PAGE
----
2022 tax new year symbol. Businessman turns wooden cubes and changes the words “Taxes 2021” to “Taxes” … [+]
The proposed inheritance and gift tax laws received a lot of press in 2021, but little discussion of content. Here are my recommendations for tax planning strategies for the end of this year through 2022.
The uniform rise in credit inflation
In 2022, the following exemptions will be increased due to inflation:
- Federal estate tax exemption increases from $ 11.7 million to $ 12.06 million;
- Generation skipping transfer tax exemption increased from $ 11.7 million to $ 12.06 million;
- The lifetime gift tax exemption increases from $ 11.7 million to $ 12.06 million; and,
- Annual gift tax exemption per person increases from $ 15,000 to $ 16,000.
The congress has set itself the goal of reducing this increased allowance. My recommendation is to use them at the beginning of the year when financially possible.
Measures by the end of the year
Update your estate planning records. The estate planning documents should be updated to reflect both the increase in the exemption and the possible decrease in the exemption. Additionally, for residents of states like New York, Massachusetts, and Connecticut with decoupled inheritance taxes, you may need to make changes to your documents to reflect use of the larger federal credits without incurring state death taxes.
Make the maximum annual gift.
As the annual gift tax exclusion increases to $ 16,000, it is possible to gift $ 32,000 per person through a shared gift with a spouse. When gifting, consider giving away assets that are temporarily lower than they were in the past, such as shares in a private company that will appreciate in value in the future.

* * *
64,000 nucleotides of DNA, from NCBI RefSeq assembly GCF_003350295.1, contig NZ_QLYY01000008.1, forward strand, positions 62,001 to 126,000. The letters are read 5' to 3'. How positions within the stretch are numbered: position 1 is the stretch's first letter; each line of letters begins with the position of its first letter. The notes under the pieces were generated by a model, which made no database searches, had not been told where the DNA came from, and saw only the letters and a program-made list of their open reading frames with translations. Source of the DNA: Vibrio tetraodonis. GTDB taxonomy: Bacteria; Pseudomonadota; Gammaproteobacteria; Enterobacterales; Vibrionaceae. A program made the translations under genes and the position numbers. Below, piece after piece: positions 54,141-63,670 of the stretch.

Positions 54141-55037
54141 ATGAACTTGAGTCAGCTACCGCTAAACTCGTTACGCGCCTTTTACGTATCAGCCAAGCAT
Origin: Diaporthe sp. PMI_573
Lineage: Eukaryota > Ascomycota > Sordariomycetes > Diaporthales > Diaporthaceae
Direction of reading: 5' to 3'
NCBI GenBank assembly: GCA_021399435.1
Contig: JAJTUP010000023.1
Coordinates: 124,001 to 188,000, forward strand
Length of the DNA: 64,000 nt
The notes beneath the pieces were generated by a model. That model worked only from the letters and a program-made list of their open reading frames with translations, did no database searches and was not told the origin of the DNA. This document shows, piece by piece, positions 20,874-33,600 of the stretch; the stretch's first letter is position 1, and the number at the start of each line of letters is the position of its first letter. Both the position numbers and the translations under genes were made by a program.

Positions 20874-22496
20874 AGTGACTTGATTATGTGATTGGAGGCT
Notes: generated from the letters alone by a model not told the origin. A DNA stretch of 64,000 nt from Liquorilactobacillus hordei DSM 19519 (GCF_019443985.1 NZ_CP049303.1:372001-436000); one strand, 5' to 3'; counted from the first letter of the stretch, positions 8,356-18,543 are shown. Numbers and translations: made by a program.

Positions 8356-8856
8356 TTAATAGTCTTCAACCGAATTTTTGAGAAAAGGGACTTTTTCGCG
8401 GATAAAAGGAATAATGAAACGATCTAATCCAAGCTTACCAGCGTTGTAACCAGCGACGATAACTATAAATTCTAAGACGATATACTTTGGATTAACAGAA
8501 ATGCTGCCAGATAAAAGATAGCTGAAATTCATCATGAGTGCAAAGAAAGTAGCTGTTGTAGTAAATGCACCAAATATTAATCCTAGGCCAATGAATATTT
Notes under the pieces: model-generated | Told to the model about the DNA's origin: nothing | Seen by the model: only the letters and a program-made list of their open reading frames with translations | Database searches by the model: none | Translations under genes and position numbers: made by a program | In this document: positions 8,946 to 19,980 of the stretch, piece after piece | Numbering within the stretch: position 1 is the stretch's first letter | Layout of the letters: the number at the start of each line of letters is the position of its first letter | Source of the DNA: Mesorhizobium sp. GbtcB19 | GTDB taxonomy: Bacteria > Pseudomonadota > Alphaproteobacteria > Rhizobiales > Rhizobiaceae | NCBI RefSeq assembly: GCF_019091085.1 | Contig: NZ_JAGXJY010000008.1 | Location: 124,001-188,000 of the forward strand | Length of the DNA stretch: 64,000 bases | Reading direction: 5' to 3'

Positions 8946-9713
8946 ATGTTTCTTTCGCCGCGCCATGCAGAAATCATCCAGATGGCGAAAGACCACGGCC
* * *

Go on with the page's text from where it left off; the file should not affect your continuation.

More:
Submit a gift tax return.
Even if there is no gift tax, it is worth filing a gift tax return to notify the IRS to initiate the statute of limitations. This is especially true if the assets are difficult to value, such as limited partnerships, LLCs, or fractions of real estate. The gift tax return is due on April 15th, but like the income tax return, it can be extended until October 15th.
Make your required minimum distribution from your retirement accounts
If you have retirement accounts and are over 72 years old (previously 70 ½), you should make the minimum required distributions from those accounts before December 31, 2021. The RMD is calculated separately for each account. While financial institutions often do these calculations for you, you are ultimately responsible for making the right distributions at the right time.
Check your beneficiaries.
At least once a year, check who your beneficiaries are and make sure those beneficiaries are listed not only on your wills but also on your retirement accounts, annuities, and life insurance policies.
The future of inheritance and gift tax laws remains uncertain. However, there is a window of time when you can take advantage of the relative safety of gifts immediately before and after the New Year.